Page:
Making the Grades
Peter La Fleur's (Vince Vaughn) ?Average Joe's Gym? reflects every aspect of his life. His utilities are about to be cut off, his house is a mess, and it's worthy of a celebration when his car actually starts. But even a closet full of years of ignored financial statements doesn't prepare him for the news from cute blonde banker Kate (Christine Taylor, who is Ben Stiller's wife in real life). It seems the mortgage on his aging sports facility has been recalled and he must come up with $50,000 within 30 days.
Across the street, Globo Gym is bursting with bucks, biceps and egos. At the center of the action is White Goodman (Ben Stiller). Looking like he buys steroids from a candy machine, the over-the-top promoter is permanently pumped up--including the air-compressed pocket on the front of his pants. Yet Goodman still wants more, and has his beady eyes set on acquiring La Fleur's business so he can expand.
Coincidentally, Kate is also Goodman's banker. Deflecting his every advance, she attempts to maneuver through the precarious position of providing financial advice to the two competitors in what can be described as an ?only in the movies? conflict of interest.
And, like in so many other films where a protagonist needs cash in a hurry, you can expect they'll try the strangest thing in hopes of getting the money. Such personalities usually have a small rag-tag group of believers too. In this case, it's five devoted customers who convince La Fleur they should enter the world dodgeball tournament in Las Vegas. The grand prize? You guessed it 50 grand.
Dodgeball opens with rapid-fire comedy and takes a healthy aim at spoofing the gym culture, infomercials, and cable television's desperate attempt to fill dozens of networks with anything they can get their lenses on.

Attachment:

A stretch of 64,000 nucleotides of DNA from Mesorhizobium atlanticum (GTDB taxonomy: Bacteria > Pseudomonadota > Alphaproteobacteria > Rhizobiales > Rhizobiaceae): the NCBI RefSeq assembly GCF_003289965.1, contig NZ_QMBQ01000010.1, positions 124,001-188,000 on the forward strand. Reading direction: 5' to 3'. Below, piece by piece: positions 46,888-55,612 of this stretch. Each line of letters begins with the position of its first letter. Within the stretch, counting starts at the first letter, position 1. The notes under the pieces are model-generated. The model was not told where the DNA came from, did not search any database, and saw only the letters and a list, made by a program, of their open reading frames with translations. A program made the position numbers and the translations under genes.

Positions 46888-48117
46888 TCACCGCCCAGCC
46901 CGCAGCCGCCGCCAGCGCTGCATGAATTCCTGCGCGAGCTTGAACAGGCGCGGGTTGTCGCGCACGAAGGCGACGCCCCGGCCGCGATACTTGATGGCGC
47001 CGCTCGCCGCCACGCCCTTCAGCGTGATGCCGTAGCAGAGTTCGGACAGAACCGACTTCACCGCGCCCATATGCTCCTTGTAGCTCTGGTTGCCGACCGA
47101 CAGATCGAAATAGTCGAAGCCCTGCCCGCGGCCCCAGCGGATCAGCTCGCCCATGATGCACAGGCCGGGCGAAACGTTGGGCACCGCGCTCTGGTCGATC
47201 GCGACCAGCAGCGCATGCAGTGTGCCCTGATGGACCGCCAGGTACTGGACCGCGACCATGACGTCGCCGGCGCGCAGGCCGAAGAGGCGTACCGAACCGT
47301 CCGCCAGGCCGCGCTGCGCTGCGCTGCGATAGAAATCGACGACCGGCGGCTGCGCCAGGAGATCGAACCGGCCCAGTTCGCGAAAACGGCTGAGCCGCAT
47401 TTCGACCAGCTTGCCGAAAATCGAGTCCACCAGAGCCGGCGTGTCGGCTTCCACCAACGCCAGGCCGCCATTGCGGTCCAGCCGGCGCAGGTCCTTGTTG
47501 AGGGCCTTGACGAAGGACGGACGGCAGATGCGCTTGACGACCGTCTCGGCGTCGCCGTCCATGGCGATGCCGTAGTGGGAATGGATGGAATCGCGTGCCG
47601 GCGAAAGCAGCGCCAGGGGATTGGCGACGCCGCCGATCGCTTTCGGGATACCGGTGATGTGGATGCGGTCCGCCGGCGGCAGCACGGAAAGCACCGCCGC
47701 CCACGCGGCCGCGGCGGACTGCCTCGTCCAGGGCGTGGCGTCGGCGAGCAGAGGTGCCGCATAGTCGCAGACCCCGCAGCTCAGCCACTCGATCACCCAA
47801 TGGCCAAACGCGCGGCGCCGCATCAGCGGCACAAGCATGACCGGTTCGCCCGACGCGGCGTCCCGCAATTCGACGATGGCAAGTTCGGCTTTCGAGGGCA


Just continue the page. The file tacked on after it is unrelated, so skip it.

But the genuine comedy that could result from such fertile ground is choked out by many weeds of innuendo and gross humor, along with profanities that include a use of the sexual expletive. Talk of selling blood and semen (? but not mixed together?), drinking your own urine, and using a doorknob as a sexual device, are a sampling of the dialogue. Meanwhile, watching Stiller's character take shock therapy through his nipples and imply masturbating with a pizza, are only two of many moments that accurately define the term sight gags.
For families, the best that can be found in this script, with the sole purpose of propping up the jokes, is a secondary message about friends working together and a few exciting scenes of the actual game being played. Otherwise Dodgeball's early comedic bounce springs a leak by the middle of the game, and ends on a definite flat note.
Discussion Ideas After The Movie
Teaching ideas and topics to discuss about Dodgeball: A True Underdog Story.
At the start of the movie, Peter La Fleur is portrayed as a guy who cant manage even basic aspects of his life. Yet, after being compared with Ben Stillers highly exaggerated and unrealistic character, Peter seems quite normal. How are our perceptions of people skewed when we make similar comparisons in reality?
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